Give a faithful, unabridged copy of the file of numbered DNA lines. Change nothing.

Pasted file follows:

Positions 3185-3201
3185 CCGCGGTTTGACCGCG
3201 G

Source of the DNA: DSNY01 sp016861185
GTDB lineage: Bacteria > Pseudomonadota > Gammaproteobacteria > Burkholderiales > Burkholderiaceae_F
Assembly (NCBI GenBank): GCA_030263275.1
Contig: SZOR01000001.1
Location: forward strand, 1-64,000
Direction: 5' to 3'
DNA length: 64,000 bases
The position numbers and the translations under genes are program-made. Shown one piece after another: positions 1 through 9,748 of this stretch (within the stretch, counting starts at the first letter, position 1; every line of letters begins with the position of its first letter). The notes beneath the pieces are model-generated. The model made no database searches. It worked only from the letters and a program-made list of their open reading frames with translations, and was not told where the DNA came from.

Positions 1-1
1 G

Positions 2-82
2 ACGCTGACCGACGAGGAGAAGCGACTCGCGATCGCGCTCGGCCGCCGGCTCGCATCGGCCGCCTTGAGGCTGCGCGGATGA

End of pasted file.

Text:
Positions 3185-3201
3185 CCGCGGTTTGACCGCG
3201 G

Source of the DNA: DSNY01 sp016861185
GTDB lineage: Bacteria > Pseudomonadota > Gammaproteobacteria > Burkholderiales > Burkholderiaceae_F
Assembly (NCBI GenBank): GCA_030263275.1
Contig: SZOR01000001.1
Location: forward strand, 1-64,000
Direction: 5' to 3'
DNA length: 64,000 bases
The position numbers and the translations under genes are program-made. Shown one piece after another: positions 1 through 9,748 of this stretch (within the stretch, counting starts at the first letter, position 1; every line of letters begins with the position of its first letter). The notes beneath the pieces are model-generated. The model made no database searches. It worked only from the letters and a program-made list of their open reading frames with translations, and was not told where the DNA came from.

Positions 1-1
1 G

Positions 2-82
2 ACGCTGACCGACGAGGAGAAGCGACTCGCGATCGCGCTCGGCCGCCGGCTCGCATCGGCCGCCTTGAGGCTGCGCGGATGA